Instinct to the divine?

Oct 2018
1,209
Adelaide south Australia
#21
My quick interpretation of a fallibilist is that it is a position/view/concept that is rationally held, but, could be wrong.

Thank you (really) for giving me beautifully obscure word to add to my vocabulary.

Umm I've always thought the word 'agnostic'. would include that definition. Is' agnostic' too broad a term?


Then, about the term "Atheist", good history lovers would contextualize it ... from an Ancient Roman perspective who rejected the Roman deities without a historical deity [the reference to the Jewish one was really weak from a Roman viewpoint], without having a deity to physically worship, not only was against the Roman Civitas, but he was also "Atheist".

Christians were "Atheists" for Ancient Romans: they hadn't statues of their deity to worship and rituals to follow ... Catholics would have solved the matter. And if we think well, with Constantine Christianity became well "Roman" ... Christians were no more "Atheists".

Fascinating. I didn't know that. Am learning a lot today

I certainly was not aware of an historical context. I've always used the term as relatively concise way to describe my lack of belief. However, I still come across theists who insist that an atheist is a person who believes there is no god. Whilst true enough for some atheist, it is not the only position or even the majority position, as far as I can tell

For me, the term 'god' is first among notions which include; god, the supernatural, spiritual, paranormal, soul, devil, heaven, hell*.. THE one thing in common with all of those concepts is that they cannot be proved. It does NOT include proven natural things such as electrical current, light waves, radio waves, X rays, gamma rays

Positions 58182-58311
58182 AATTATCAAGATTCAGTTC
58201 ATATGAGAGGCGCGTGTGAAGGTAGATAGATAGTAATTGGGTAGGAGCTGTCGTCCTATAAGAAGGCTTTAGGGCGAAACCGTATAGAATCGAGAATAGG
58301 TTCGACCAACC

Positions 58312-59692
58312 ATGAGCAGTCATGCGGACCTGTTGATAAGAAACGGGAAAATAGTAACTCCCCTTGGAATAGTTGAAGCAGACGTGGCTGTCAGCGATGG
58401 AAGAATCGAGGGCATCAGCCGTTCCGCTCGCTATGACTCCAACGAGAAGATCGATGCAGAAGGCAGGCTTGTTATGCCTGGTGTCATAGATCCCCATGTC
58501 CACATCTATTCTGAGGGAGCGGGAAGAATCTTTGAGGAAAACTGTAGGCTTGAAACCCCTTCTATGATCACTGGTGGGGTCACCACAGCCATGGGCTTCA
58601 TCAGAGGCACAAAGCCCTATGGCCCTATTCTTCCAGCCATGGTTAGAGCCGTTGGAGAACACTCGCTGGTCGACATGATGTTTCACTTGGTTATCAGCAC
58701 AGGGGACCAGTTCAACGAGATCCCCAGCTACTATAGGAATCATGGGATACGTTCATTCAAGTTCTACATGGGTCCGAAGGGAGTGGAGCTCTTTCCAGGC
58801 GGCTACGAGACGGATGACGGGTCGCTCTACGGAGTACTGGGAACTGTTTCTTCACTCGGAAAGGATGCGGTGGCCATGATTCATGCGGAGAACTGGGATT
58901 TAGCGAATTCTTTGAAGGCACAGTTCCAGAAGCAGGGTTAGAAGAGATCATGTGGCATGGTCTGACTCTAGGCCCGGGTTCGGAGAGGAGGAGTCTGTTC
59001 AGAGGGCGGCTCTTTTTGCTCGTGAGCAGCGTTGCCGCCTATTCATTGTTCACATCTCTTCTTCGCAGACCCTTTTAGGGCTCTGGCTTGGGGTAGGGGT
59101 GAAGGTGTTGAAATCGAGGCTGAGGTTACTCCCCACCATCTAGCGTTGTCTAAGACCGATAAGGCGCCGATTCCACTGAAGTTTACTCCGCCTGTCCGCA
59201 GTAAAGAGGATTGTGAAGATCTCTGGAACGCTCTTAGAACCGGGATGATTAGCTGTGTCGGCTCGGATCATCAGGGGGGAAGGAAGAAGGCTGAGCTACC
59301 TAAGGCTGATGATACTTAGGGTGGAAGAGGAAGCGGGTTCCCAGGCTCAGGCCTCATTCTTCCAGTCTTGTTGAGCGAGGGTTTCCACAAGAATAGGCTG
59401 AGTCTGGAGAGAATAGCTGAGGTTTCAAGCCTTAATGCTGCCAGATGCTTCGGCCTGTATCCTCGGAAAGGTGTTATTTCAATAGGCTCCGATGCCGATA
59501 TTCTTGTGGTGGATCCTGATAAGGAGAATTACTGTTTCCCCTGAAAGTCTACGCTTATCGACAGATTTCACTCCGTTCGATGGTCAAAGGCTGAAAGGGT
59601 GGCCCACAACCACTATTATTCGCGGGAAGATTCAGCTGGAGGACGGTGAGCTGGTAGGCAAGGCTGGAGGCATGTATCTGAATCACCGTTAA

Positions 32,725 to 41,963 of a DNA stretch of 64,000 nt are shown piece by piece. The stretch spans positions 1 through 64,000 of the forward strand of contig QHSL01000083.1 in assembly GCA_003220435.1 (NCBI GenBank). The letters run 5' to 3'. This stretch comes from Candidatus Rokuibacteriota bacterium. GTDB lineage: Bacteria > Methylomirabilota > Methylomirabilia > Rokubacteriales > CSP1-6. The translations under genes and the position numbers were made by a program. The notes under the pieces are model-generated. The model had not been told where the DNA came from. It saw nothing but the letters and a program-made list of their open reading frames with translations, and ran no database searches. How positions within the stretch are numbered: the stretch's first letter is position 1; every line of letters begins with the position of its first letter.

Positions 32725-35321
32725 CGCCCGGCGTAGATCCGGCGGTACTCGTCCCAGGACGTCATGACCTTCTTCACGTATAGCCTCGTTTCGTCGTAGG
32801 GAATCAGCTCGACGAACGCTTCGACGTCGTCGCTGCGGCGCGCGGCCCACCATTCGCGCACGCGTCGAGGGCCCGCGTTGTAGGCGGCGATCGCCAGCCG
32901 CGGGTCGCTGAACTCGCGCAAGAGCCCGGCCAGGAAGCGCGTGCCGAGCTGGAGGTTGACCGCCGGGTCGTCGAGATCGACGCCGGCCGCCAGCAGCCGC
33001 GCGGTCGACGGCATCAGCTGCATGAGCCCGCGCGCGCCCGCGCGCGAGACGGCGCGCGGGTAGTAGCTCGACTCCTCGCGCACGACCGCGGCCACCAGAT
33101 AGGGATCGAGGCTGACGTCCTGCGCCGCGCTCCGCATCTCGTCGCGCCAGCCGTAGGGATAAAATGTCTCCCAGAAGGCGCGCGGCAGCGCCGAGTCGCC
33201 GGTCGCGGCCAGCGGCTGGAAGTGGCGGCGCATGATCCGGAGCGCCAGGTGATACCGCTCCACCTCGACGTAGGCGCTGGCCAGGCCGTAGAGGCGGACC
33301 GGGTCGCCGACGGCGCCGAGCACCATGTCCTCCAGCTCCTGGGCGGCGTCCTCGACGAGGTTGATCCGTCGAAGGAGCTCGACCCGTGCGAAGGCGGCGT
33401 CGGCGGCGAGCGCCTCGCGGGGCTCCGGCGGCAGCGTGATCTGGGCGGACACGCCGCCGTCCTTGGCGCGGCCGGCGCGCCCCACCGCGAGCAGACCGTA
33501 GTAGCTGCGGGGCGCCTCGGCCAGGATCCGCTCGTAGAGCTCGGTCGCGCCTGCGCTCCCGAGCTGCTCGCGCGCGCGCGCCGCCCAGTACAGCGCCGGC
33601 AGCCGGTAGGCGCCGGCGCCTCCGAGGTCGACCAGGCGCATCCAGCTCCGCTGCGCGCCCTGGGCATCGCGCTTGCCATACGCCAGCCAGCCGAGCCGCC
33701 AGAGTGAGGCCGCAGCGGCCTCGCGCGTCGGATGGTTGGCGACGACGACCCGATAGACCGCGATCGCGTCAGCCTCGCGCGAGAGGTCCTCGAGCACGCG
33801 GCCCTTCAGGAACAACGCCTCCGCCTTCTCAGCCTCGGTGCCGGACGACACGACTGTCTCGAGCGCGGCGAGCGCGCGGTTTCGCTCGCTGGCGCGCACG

*there is a clip on Youtube with former Anglican Bishop John Shelby Spong in which the claims 'hell' was invented by the church. He also says "religion are in the control business'" There are a LOT of clips with this man on Youtube, and he has written several best selling books on his views. He claims he still believe in a loving god, just not one the Churches describe. I can understand that, a a teen,I could never understand the difference between the terrifying arsehole Yahweh of the Old Testament and the gentle , compassionate Jesus of the New..
 
Likes: Cepheus

AlpinLuke

Ad Honoris
Oct 2011
24,932
Lago Maggiore, Italy
#22
My quick interpretation of a fallibilist is that it is a position/view/concept that is rationally held, but, could be wrong.

Thank you (really) for giving me beautifully obscure word to add to my vocabulary.

Umm I've always thought the word 'agnostic'. would include that definition. Is' agnostic' too broad a term?





Fascinating. I didn't know that. Am learning a lot today

I certainly was not aware of an historical context. I've always used the term as relatively concise way to describe my lack of belief. However, I still come across theists who insist that an atheist is a person who believes there is no god. Whilst true enough for some atheist, it is not the only position or even the majority position, as far as I can tell

For me, the term 'god' is first among notions which include; god, the supernatural, spiritual, paranormal, soul, devil, heaven, hell*.. THE one thing in common with all of those concepts is that they cannot be proved. It does NOT include proven natural things such as electrical current, light waves, radio waves, X rays, gamma rays